With the money I save I invest in healthy food, and classes or experiences that make me more awesome.

    And did I mention, I’m handicapped as fuck and I live on a fixed income? Even in this situation I don’t see much point in cutting every corner, instead I prefer to lay groundwork for getting ahead later and never worrying about stupid crap again. Maybe then I’ll re-strategize and get my nails done at a salon if it saves me time, lol.

    Probably not what you read everyday, but how’s that for big wins?

  12. Ramit,

    Please, tell me that you wore that toga in public.

    Also, your principles helped me reverse my financial situation. I recommend your book to all of my friends. (My zealousness annoys them.)

    John

  13. Ramit,

    Interesting read. I think there is one important behavioral factor that you haven’t accounted for, inspiration. You’ve inspired many people to change their behavior — they are following you (and should). The particular strategy is less important.

    People need to cut expenses, try to increase income, live within their means, save for their future, stay out of debt…the list goes on. You can pick any of these. They all work. It’s math. But, to sustainably change behavior, we must be inspired. Systems help direct and support the inspiration but nothing happens unless you’re driven to make a change. You inspire. You make people want to be better and give them the information (and strategy) to get there.

    I’ve taught personal finance and served as a financial coach for a number of years. IMHO, the main difference between people who succeed and fail at changing behavior is the source of inspiration.

    Don’t underestimate the power of you.

    Thanks for everything you’ve done.

    Alok

  14. Thanks Ramit. Worked like a charm!

    After joining Ramit’s Earn1K and Find Your Dream Job courses, I managed to:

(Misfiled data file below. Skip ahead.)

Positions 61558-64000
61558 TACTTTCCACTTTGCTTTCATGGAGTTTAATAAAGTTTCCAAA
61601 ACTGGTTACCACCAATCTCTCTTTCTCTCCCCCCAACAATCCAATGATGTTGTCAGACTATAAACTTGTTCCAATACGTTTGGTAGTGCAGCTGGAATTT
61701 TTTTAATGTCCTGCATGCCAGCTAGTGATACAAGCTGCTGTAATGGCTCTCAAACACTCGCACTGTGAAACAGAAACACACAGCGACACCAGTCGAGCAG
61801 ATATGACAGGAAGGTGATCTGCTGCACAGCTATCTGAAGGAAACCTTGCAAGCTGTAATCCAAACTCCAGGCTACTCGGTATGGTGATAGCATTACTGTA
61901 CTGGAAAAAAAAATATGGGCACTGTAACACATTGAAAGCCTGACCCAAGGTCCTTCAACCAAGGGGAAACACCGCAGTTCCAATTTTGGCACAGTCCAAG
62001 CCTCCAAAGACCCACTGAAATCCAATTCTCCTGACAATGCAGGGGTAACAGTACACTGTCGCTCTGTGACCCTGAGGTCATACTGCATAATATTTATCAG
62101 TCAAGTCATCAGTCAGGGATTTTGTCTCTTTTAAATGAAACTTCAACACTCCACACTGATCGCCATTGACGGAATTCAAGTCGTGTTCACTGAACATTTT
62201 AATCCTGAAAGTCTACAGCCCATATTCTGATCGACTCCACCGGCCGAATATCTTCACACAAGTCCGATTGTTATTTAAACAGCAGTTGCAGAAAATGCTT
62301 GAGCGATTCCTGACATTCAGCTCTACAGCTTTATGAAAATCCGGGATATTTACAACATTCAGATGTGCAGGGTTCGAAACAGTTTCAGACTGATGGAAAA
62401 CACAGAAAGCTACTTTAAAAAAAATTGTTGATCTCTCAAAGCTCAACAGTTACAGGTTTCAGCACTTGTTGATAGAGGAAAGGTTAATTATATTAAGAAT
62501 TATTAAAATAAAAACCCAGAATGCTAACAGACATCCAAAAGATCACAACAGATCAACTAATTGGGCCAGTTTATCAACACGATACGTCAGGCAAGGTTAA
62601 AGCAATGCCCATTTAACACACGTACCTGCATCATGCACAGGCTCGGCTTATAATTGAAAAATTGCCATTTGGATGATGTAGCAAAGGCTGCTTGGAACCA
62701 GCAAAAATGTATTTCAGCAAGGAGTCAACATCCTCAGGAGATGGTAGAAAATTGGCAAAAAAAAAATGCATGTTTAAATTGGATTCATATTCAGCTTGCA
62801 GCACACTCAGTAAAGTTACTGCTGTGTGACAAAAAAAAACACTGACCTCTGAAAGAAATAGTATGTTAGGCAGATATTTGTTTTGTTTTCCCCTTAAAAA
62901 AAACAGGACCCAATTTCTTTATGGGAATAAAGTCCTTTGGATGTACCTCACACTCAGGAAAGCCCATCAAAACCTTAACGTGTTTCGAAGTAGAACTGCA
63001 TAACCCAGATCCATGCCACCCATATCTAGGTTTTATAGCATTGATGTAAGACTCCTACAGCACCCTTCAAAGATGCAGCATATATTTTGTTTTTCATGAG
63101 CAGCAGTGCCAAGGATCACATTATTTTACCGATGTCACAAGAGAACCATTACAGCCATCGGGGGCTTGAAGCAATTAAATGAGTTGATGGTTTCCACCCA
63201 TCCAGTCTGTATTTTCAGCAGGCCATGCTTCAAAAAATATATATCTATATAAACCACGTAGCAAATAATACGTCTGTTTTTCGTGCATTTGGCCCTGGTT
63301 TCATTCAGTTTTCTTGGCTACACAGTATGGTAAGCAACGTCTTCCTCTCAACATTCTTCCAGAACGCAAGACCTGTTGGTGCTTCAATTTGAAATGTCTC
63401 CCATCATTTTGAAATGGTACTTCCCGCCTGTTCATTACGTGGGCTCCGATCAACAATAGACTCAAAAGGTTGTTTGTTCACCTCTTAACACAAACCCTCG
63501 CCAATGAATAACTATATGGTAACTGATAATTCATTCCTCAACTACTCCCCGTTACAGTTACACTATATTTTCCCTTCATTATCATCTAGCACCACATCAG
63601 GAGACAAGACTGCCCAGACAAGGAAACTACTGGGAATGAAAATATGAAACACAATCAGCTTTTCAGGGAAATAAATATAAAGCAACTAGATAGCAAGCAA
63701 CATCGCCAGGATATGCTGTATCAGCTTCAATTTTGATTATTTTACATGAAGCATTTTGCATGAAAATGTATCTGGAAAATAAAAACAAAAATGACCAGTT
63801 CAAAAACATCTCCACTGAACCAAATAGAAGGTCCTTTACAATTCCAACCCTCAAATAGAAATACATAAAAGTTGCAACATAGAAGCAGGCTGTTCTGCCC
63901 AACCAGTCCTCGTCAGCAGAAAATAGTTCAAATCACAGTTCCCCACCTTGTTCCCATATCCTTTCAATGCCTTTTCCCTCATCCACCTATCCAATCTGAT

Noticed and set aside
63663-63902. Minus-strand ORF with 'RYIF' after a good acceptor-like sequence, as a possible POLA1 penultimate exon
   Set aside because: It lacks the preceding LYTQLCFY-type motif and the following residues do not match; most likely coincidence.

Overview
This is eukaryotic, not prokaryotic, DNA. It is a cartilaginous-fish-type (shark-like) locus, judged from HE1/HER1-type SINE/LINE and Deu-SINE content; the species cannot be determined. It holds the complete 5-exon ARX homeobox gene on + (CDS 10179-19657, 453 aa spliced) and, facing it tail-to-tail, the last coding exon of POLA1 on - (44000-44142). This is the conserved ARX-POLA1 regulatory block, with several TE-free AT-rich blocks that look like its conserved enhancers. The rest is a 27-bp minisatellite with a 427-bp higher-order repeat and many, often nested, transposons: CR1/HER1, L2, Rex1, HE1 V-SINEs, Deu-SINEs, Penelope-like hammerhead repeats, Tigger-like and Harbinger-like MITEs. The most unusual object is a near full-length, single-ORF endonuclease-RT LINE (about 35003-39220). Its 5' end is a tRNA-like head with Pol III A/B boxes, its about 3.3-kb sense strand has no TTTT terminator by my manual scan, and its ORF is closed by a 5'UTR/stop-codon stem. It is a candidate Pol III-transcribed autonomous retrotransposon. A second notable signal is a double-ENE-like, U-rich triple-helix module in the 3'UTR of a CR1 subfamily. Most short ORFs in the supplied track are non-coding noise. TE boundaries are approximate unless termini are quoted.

1) Get a job right out of college (yes, in this horrible, horrible economy)
    2) Secured 3 clients from my freelance writing business (earned more than 1k, so the course paid for itself). Planning to get a few more to secure the 6 month emergency fund (before considering going full time) Ramit mentions in the Earn1K course.
    3) Raised the rates at which my family homes and shops were rented out by 30%-40% each

    The result of all this:
    I don’t have to cut back on going out with my friends (and sometimes paying for them) or family!
    I’m gonna be out of debt in 2 or 3 years (instead of the omnious prediction of 20-30 which I previously imagined)!

    It feels great! It’s a snowball effect!

    Guys, you should really join any of Ramit’s courses! I personally endorse them! You are gonna be raking in millions over your lifetime.

  15. #2 is an Amazon link…

  16. Recently did steps #1, #3 and #5 :)
    As for #7: I used to stress over every food item (and latte) I bought, then at the end of each month would be amazed that I ended up spending the same amount of money for food every time. I also used to work at a restaurant where the owner tried to cut cost in every little thing (napkins, cleaning solution, hired incompetent employees for lower pay), yet the biggest problem seemed to be the location and the size of the restaurant (not many customers but very spacey dining room). She ended up closing after 2 years. Since then, I realized the importance of the fixed costs and looked for lower rent. Automatically, there was more savings and it gave me the impression of having more to spend for my food budget. Interesting enough, at the end of each month I still spent the same amount for food. This just proved to me that trying to cut on small expenses only put you in a cycle of misery.

  17. While I agree that earning more absolutely is a good thing, being frugal isn’t a bad thing. Bashing it the way you do makes it sound like you’re just lacking the discipline for it. Earning $60000 or $200000 can still make you end up with unpaid debts and no money in the end of the month. Hell, if you had that problem at $60000 I’d say it’s even likely the same problem would be there at $200000.

    And the example of John, earning $62000 a year and having a $8200 credit card debt is an excellent example of why we actually NEED to be more frugal. He paid it down to $6400 in TWO years. Not the whole debt in ~6 months, $1800 over two years. He might be the lamest guy ever.

    Absolutely, being frugal can be tough. But after a few months you just laugh at the people wasting money. :)

  18. I am in total agreement with the people who say that this post is one of the most comprehensive posts on ramit’s blog. It actually inspired me to write to my mailing list (who have been patiently waiting for almost a year for me to launch my website, and I haven’t emailed in over 6 months). There are some important aspects that are vital when dealing in financial markets. These two quotes are just classic: